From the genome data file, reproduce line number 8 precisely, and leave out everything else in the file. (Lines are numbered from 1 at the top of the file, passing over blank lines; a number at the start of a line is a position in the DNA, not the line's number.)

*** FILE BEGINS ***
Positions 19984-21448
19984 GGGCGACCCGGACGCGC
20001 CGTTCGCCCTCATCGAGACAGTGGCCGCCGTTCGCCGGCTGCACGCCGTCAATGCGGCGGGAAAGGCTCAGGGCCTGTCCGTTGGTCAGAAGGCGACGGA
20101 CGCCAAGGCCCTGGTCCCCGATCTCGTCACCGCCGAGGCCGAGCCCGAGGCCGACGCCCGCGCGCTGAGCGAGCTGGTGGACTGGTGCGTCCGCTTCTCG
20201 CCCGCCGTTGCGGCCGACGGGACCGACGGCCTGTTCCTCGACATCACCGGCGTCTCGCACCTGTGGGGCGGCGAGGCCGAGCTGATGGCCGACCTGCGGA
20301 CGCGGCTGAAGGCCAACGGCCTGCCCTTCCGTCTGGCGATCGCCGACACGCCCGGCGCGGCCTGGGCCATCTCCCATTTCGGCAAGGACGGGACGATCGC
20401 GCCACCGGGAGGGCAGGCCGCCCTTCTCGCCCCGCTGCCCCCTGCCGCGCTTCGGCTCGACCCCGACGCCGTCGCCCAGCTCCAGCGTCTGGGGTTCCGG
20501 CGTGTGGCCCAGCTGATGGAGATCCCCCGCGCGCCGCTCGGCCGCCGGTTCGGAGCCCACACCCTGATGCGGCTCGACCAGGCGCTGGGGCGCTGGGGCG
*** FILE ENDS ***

20501 CGTGTGGCCCAGCTGATGGAGATCCCCCGCGCGCCGCTCGGCCGCCGGTTCGGAGCCCACACCCTGATGCGGCTCGACCAGGCGCTGGGGCGCTGGGGCG